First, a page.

When you have a slow day at work, you can spend your time watching the clock or you can see it as an opportunity. It’s important to make the best use of your time during the work day; Not only are you ethically obliged to deliver the service for which you are being paid, but being productive on a slow day sends a positive message to your boss and colleagues. If your work days are consistently dragging, however, you may want to consider other strategies.
Planning Enhances Performance
A slow day is a great opportunity to do some planning. For example, although there’s nothing much happening right at the moment, you know there’s going to be a big push on a major project in a few weeks; so spend a little time jotting down ideas, making notes or conducting preliminary research. If it’s a slow day for all of the members of your team, get together and do a little brainstorming for the new project. When there’s nothing in particular on the horizon, use the extra time to do some planning for your own advancement -- research a class or seminar, work on ideas to present to your boss or write down some of your recent accomplishments in preparation for your next performance evaluation.
Get Caught Up
Routine office tasks often slip to the bottom of the "To Do" list when employees are busy. Your inbox may be full of old emails you’ve already dealt with, or even emails you haven’t been able to get to. You might also have leftover filing or clutter to deal with. A slow day could give you the time to clean things up. Perhaps you’ve been thinking about a better way to manage your files or considering ways to reorganize your workstation; Now that you have the time, you can actually implement those ideas.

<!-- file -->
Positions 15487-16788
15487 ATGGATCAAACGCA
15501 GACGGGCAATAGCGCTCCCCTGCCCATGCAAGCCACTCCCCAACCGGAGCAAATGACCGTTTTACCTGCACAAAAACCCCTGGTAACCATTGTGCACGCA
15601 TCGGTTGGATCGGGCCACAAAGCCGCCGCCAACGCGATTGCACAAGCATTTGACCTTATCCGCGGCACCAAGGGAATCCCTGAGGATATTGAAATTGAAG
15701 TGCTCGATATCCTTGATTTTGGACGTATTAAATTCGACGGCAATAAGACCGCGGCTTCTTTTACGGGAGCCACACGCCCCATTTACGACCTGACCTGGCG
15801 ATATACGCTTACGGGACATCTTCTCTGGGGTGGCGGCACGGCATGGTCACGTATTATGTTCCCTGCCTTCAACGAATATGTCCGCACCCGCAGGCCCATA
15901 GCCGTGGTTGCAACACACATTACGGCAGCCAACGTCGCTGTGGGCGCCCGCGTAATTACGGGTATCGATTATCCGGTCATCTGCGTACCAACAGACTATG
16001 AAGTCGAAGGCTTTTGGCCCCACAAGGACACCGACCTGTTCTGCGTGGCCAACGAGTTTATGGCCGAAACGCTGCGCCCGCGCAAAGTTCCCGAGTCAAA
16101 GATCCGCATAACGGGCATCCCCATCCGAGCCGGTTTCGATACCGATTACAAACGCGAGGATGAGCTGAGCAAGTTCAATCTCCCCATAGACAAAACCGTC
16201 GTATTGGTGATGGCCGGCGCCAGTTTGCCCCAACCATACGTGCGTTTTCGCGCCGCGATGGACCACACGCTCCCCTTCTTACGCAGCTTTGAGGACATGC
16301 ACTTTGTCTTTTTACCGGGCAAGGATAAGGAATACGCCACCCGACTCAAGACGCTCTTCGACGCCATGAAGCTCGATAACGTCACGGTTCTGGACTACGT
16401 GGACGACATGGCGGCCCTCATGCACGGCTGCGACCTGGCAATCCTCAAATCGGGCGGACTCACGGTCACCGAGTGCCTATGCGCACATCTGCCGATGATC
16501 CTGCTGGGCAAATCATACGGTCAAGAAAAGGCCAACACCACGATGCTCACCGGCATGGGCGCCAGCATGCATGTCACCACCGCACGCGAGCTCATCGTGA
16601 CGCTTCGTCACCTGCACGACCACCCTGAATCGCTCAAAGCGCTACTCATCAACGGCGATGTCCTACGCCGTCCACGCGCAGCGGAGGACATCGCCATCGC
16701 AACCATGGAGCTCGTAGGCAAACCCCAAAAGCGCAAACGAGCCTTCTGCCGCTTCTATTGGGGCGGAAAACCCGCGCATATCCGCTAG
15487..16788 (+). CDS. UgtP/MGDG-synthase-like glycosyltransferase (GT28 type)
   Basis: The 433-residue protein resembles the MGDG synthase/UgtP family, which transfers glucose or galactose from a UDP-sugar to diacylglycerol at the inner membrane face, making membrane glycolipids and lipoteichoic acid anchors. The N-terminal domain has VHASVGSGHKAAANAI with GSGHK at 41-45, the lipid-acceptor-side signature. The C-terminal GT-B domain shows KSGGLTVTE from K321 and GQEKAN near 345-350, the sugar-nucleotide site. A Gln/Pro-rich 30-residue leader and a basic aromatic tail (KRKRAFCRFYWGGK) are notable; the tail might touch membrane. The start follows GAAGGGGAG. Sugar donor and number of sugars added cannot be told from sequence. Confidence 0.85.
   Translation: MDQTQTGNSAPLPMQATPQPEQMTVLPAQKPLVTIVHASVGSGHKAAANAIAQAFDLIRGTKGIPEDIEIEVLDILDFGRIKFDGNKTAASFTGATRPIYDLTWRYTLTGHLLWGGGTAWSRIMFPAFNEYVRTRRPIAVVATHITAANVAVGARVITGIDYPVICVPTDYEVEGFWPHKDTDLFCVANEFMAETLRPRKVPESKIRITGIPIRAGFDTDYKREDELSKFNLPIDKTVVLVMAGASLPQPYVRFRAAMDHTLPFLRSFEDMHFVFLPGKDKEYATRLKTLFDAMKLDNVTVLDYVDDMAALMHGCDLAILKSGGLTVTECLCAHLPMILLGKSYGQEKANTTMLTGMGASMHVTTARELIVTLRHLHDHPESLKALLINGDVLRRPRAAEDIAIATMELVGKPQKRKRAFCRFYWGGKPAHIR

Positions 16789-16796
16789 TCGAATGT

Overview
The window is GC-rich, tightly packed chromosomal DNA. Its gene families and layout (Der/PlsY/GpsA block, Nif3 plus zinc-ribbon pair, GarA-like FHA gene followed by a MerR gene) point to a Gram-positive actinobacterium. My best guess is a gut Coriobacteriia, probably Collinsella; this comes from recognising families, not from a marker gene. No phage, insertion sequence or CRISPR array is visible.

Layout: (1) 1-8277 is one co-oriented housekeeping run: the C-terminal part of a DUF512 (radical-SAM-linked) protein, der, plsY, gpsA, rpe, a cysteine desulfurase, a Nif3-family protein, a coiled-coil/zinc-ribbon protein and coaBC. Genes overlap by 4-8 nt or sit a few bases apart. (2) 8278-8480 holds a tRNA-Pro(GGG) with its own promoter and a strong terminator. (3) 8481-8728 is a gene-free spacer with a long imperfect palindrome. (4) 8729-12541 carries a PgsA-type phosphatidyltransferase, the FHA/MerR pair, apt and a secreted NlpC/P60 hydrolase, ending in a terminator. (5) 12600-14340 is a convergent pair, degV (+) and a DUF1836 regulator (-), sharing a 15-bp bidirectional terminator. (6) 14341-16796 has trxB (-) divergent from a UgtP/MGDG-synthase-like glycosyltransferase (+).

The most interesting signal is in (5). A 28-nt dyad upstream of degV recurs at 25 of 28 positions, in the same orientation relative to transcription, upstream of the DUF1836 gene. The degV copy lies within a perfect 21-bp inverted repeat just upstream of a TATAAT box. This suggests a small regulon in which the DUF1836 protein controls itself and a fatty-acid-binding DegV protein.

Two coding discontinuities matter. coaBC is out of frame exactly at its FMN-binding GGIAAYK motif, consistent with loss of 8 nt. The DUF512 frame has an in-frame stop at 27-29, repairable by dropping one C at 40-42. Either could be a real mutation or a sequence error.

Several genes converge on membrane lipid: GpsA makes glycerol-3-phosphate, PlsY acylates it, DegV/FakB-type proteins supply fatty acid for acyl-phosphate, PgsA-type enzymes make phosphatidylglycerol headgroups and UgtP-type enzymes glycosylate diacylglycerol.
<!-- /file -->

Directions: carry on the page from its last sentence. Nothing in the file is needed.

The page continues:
Extend a Helping Hand
Your quiet day doesn’t necessarily extend to other people. Check with other team members to see if they need help. You could also let your boss know you have some time for an extra project, or offer to take a task off her hands. Network with people outside of your department or organization. Check in with former colleagues or contact someone you met at a conference. A slow day might also provide an opportunity to do the little things, such as write a personal note of appreciation to each of your team members.
When They're All Slow Days
If the clock seems to crawl every workday, you have a different problem. Perhaps you’ve outgrown your job or you’ve simply become so good at what you do that there’s no challenge left. Although you could look for a new position, there may be some things you can do to liven up your current situation. Ask to take on a new assignment that will make you stretch. Set new goals for yourself, such as ways to complete projects in less time. Offer to mentor a new employee. If all of these strategies fail, however, it may be time to look for a new job or even make a career change.
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